Dependency Tree:
[INFO] +- net.sourceforge.cssparser:cssparser:jar:0.9.5:compile
[INFO] |  \- org.w3c.css:sac:jar:1.3:compile
[INFO] +- net.sourceforge.nekohtml:nekohtml:jar:1.9.9:compile
[INFO] |  \- xerces:xercesImpl:jar:2.8.1:compile
[INFO] +- xalan:xalan:jar:2.7.0:compile
[INFO] |  \- xml-apis:xml-apis:jar:1.0.b2:compile
For this project cssparser, nekohtml and xalan have been configured as first level dependencies, but the effective classpath contains their compile (first level) dependencies as well. If the project relies on these libraries it should state them explicitly and not rely on the crutch of having them as transitive dependencies. Ivy usage can fall into the same problem, but this is not the case in Gradle (at least not without changing the default), which I believe is the correct way of handling first level dependencies. With Gradle the compile scoped (more in the next section) is not resolved transitively, so you'll have compile time errors if you have not declared a needed dependency.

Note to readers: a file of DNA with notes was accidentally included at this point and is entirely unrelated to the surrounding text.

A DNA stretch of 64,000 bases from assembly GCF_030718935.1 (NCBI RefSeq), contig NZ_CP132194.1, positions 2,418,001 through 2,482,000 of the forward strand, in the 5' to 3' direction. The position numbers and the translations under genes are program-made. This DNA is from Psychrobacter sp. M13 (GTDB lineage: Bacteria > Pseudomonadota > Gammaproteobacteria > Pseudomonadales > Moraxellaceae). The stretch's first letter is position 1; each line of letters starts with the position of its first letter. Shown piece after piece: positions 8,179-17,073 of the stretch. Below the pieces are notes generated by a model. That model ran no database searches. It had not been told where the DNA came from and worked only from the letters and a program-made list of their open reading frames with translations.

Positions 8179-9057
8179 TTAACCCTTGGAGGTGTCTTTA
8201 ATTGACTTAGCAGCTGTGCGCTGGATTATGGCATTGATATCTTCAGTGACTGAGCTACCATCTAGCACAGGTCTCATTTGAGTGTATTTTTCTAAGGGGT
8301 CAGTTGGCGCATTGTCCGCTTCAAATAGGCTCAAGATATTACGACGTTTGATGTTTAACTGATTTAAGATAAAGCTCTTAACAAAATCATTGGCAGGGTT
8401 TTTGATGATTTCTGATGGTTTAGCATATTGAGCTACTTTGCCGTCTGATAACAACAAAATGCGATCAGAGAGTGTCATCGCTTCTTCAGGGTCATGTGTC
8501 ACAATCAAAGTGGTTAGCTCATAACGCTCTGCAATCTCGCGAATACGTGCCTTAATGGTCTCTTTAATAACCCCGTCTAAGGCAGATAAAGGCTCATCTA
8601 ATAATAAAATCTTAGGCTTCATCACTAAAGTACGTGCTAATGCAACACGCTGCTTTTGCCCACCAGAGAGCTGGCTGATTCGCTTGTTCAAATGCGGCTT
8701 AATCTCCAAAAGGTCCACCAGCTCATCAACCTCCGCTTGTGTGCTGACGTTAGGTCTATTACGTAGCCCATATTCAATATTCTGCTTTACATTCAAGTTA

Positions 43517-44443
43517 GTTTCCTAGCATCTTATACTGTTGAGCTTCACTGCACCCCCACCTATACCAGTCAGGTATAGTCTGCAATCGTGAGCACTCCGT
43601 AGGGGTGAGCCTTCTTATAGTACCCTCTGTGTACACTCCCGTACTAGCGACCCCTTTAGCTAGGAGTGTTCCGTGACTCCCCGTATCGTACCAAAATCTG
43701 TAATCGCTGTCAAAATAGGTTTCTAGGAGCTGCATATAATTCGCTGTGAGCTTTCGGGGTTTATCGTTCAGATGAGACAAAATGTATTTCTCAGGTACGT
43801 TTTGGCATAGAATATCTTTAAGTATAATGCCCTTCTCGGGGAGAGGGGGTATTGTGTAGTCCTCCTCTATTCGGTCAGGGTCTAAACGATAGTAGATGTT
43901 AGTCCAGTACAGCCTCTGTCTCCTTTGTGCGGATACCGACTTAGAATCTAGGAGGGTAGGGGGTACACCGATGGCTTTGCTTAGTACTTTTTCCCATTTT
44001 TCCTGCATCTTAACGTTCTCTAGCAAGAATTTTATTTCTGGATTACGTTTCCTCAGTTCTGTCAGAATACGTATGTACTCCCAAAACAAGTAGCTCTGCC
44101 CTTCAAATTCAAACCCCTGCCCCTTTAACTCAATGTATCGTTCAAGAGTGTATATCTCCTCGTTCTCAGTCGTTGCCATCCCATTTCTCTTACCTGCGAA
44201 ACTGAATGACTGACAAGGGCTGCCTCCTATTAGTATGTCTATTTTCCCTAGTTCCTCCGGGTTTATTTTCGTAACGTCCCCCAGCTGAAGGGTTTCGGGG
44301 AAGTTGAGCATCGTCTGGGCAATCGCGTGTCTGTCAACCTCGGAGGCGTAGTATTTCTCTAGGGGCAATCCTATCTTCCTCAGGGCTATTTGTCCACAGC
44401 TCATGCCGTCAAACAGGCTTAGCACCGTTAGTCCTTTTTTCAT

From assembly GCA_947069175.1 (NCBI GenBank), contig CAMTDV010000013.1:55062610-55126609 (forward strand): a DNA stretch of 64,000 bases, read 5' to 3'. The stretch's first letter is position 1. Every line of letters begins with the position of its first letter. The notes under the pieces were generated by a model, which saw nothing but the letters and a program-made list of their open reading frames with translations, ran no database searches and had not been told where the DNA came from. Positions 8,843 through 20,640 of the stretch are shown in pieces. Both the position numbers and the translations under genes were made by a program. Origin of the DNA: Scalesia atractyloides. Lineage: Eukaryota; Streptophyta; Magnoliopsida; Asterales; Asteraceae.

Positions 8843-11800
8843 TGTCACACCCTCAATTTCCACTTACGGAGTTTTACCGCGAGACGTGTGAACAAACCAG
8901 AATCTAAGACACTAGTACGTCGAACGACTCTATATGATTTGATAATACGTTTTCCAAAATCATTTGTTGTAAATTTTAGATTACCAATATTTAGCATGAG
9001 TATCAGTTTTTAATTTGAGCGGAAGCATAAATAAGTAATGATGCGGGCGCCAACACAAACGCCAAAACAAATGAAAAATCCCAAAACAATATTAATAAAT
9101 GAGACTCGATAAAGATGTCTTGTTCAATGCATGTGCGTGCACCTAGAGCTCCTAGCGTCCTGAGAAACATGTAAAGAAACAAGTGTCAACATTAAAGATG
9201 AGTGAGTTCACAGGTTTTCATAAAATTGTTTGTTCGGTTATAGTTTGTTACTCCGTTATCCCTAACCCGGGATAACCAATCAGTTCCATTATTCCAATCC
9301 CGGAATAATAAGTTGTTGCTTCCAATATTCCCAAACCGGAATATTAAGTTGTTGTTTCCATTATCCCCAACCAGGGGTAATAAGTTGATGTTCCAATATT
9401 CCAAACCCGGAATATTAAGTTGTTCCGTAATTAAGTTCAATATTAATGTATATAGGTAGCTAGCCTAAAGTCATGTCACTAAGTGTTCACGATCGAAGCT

Life cycle Scopes and Dependencies

The build life cycle for a software project can be distilled into three phases: compile (if needed), test, and runtime. Test is a little special because it contains two phases itself: testCompile and testRuntime, which are extensions of compile and runtime. So where do the different types of dependencies come into play? Your first level dependencies become your compile dependencies and runtime dependencies are pretty much your compile dependencies with transitive dependencies and a few other things that may be provided for you like container provided dependencies (though, those are arguably transitive dependencies of any third party dependency) such as a messaging provider, an HTTP implementation, transaction support, etc. The test dependencies extend compile and possibly runtime, and add their own dependencies for testing: a testing framework, mocking framework, possibly a slimed down server, and others, which of course would be first level dependencies for your tests.